And for the record, I’m also not saying Lopez should have been raising Kambosos’ hand and carrying him around on his shoulders, shouting, “This is the real champ! He beat me!” in the ring. The two got pretty personal leading up to the fight, or at least Lopez took it that way; Kambosos actually stated before the fight that it was not at all personal to him, and looking at it all now, he was clearly just doing what he thought would give him an edge. He was right.

Doing an immediate rematch would depend on a few things:

  • Lopez staying at 135 lbs, which based on Saturday he probably should not;
  • The money being right;
  • Kambosos wanting to;
  • Lopez being willing to accept that Kambosos now dictates a lot more things, like where the fight takes place.

I don’t think it’s going to happen. That’s a lot of boxes to tick off.

Devin Haney vs Joseph Diaz Jr winner

Haney or Diaz vs Kambosos would give us the chance at a true undisputed lightweight champ
Haney or Diaz vs Kambosos would give us the chance at a true undisputed lightweight champ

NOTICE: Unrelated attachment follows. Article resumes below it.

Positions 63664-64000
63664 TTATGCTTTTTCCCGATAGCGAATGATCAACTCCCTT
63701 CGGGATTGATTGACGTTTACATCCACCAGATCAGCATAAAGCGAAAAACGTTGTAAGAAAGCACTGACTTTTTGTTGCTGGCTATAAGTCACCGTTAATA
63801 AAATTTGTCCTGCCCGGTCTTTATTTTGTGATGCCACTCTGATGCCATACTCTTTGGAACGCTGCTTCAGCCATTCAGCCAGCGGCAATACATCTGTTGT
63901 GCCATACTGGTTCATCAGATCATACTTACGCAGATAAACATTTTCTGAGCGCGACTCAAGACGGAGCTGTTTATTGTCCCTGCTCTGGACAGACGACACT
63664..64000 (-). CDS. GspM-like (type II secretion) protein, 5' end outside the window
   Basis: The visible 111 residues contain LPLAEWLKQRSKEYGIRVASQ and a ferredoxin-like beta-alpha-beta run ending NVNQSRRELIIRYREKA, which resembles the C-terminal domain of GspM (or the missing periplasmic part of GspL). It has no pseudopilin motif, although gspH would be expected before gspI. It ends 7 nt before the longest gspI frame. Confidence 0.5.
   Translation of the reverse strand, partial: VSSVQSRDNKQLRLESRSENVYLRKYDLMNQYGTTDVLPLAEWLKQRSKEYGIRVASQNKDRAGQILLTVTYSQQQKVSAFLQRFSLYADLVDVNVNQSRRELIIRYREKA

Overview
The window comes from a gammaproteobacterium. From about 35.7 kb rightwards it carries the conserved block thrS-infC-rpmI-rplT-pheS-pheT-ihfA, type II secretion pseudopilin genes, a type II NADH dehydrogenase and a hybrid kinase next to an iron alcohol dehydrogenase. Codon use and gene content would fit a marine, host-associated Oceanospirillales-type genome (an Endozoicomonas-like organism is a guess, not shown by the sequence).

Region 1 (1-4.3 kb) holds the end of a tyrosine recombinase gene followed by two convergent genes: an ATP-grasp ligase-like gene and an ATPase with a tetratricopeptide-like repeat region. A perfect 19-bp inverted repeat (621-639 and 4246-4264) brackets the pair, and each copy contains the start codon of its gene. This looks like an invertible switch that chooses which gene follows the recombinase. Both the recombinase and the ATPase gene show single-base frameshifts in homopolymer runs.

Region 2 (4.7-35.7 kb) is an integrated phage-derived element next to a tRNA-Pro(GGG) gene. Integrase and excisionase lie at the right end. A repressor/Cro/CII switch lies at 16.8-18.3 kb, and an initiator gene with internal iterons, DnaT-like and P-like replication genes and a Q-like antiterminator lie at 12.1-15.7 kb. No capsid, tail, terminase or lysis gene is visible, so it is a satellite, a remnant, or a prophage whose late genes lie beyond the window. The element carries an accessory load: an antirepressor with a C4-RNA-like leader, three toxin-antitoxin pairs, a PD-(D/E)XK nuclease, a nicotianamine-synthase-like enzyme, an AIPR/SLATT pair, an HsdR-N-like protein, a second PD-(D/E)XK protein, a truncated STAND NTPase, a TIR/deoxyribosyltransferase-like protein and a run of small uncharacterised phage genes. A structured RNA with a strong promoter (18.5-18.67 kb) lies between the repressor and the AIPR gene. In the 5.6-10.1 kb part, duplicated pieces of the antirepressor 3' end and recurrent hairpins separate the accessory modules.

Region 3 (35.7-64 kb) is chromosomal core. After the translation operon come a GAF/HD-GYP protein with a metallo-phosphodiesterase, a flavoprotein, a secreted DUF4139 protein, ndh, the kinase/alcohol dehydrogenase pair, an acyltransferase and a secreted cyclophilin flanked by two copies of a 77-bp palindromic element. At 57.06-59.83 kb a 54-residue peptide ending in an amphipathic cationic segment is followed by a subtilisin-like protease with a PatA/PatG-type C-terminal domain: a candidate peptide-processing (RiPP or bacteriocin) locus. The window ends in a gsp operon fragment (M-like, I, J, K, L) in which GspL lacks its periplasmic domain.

Melina Pizano/Matchroom

Next Saturday on DAZN, Devin Haney will defend the WBC lightweight title against Joseph “JoJo” Diaz Jr, a fight many are looking forward to, and one that should be plenty interesting.

Haney (26-0, 15 KO) and Diaz (32-1-1, 15 KO) both definitely had eyes on the fight last night:

The Haney-Diaz winner would be a natural fight to make, and would give us the chance to crown a true and actual undisputed champion at 135 lbs.

Haney is a Matchroom and DAZN fighter, and while Kambosos is tied to neither, he has worked with Matchroom a couple times now on DAZN, and obviously they’re going to want him back if they can get him. Diaz is a Golden Boy fighter and, for now, a DAZN fighter. We’ll see what Golden Boy and DAZN do with their current deal expiring. A logical thing would seem to be making a new deal with a broadcaster dug in with boxing and not going away any time soon, but Golden Boy don’t have the greatest history of doing logical things, in all honesty.

But if everyone wants it, Kambosos vs the Haney-Diaz winner should be easy enough to get done.

Gervonta “Tank” Davis

“Tank” is set to fight Isaac Cruz in a Showtime pay-per-view main event on Sunday, Dec. 5, and let’s be real, with what we saw on Saturday, let’s not fully write off Isaac Cruz. Boxing has been wild lately, and it’s been refreshing for fans.

But if Davis (25-0, 24 KO) does win as most expect, a fight with Kambosos would be a chance for Gervonta to — how to put this delicately? Actually win a real title anyone other than him takes seriously at 135 lbs. Hmm. Guess there’s no way to put that delicately, really.